I am the mother of two young children. Both of my kids LOVE to play hide and seek. Mostly, they like to be the hiders and want me to be the seeker. Being young, they sometimes pick some pretty obvious hiding places; but I always make a big production out of finding them by wondering aloud where they could be. They laugh and squeal and beg me to find them again. In a similar fashion, God is seeking us. And at the same time, we are to seek after him. While we may sometimes be the one hiding, God never is. God promises in Jeremiah 29:13 that “If you look for me wholeheartedly, you will find me.”
13 That same day two of Jesus’ followers were walking to the village of Emmaus, seven miles from Jerusalem. 14 As they walked along they were talking about everything that had happened. 15 As they talked and discussed these things, Jesus himself suddenly came and began walking with them. 16 But God kept them from recognizing him.
17 He asked them, “What are you discussing so intently as you walk along?”
In the verses above, Jesus’ followers were walking together shortly after his crucifixion. They had seven miles to walk and a lot to talk about. In verse 15, the Greek word for “discussed” means “to seek or examine together” (blueletterbible.org). They did not yet believe that Jesus had risen from the dead, but they had heard the tomb was empty. They were most likely feeling sad, dejected, confused, and worried. The Greek translation tells us that they had a lot of questions. They were seeking.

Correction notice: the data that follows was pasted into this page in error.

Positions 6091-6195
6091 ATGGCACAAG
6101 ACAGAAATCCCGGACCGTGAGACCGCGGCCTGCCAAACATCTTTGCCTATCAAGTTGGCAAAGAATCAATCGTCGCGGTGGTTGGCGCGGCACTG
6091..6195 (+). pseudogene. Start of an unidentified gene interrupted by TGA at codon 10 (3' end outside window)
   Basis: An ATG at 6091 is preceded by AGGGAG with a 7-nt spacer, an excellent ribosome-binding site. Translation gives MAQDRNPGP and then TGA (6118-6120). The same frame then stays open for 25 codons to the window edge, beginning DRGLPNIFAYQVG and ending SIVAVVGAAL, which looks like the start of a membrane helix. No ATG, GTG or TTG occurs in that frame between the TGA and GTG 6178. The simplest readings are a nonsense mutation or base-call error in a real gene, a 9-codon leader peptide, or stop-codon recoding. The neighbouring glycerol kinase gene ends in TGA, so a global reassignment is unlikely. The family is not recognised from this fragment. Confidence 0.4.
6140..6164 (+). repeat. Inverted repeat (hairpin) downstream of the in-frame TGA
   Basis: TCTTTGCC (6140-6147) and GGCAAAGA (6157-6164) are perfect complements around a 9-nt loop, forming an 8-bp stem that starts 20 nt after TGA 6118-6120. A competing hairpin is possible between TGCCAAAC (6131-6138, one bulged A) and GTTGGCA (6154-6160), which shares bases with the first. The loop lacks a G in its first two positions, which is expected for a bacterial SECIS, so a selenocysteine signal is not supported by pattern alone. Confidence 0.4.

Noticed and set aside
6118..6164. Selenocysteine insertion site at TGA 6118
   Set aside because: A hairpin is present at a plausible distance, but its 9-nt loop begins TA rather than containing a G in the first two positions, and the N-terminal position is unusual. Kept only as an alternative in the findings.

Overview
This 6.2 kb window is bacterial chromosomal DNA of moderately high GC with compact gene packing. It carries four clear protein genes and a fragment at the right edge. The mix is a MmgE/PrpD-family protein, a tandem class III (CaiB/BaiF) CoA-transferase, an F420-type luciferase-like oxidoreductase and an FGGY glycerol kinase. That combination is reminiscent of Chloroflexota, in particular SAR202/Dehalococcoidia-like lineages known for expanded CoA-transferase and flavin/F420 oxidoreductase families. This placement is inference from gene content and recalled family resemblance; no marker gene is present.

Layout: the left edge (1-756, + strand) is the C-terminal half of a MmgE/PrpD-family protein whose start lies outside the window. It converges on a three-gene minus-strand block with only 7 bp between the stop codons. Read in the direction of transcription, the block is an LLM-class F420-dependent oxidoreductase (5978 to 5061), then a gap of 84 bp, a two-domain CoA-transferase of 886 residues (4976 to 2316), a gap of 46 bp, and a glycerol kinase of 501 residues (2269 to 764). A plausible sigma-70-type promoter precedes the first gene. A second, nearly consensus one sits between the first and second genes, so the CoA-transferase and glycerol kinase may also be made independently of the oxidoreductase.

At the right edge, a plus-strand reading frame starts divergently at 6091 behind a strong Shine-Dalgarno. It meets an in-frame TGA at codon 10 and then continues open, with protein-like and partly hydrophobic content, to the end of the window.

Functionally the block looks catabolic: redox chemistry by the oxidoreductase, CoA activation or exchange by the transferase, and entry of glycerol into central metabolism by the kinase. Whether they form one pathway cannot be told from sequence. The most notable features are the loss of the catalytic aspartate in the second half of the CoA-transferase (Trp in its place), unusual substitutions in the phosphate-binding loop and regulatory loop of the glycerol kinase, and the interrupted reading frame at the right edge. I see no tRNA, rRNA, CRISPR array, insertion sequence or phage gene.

Why do you think Jesus chose these disciples to be some of the first he appeared to after his resurrection? I can’t say for certain, but it seems to me that Jesus wanted to encourage his followers. He saw that they were in need of comfort and answers. He recognized that they were seeking him, and he wanted to be found.
1 Chronicles 22:19 says, “Now set your mind and heart to seek the Lord your God.”
What does this mean? Setting your mind on something is the opposite of mental coasting. It is a conscious choice and effort to focus your mind on God. Some people seek God because they don’t know if he exists. Some people seek God because they are questioning. When Christ followers talk about seeking God, they are usually referring to seeking the experience of God’s presence. It doesn’t matter why you are seeking God, he only cares that you are actively pursuing him.
At any point in your Christian journey, you can seek God by praying, reading the Bible, participating in a group, singing, journaling, attending a church service, serving others, etc. One of my favorite ways to seek God is to read. I enjoy books by Philip Yancey, Andy Stanley, Randy Alcorn, and Donald Miller. Seeking God in this way encourages me to be a better follower of Christ.
In his book Prayer, Does it Make Any Difference?, Philip Yancey talks about seeking God through prayer. He says, “God is already present in my life and all around me; prayer offers the chance to attend and respond to that presence.”
How do you seek after God?
When do you feel God’s presence the most?
Choose one practical way to make seeking God a priority this week. Start a new Bible study, set aside time to pray, or look into joining a group (cedarcreek.tv/groups). Read a book that helps you seek God in a new way.
God, thank you for creating me to seek after you. Thank you for meeting me where I am as a seeker. Please help me desire to seek your will for my life and a relationship with you. Amen.
This post was written by Meghan Yarnell, a regular contributor of the LivingItOut Bible Study.
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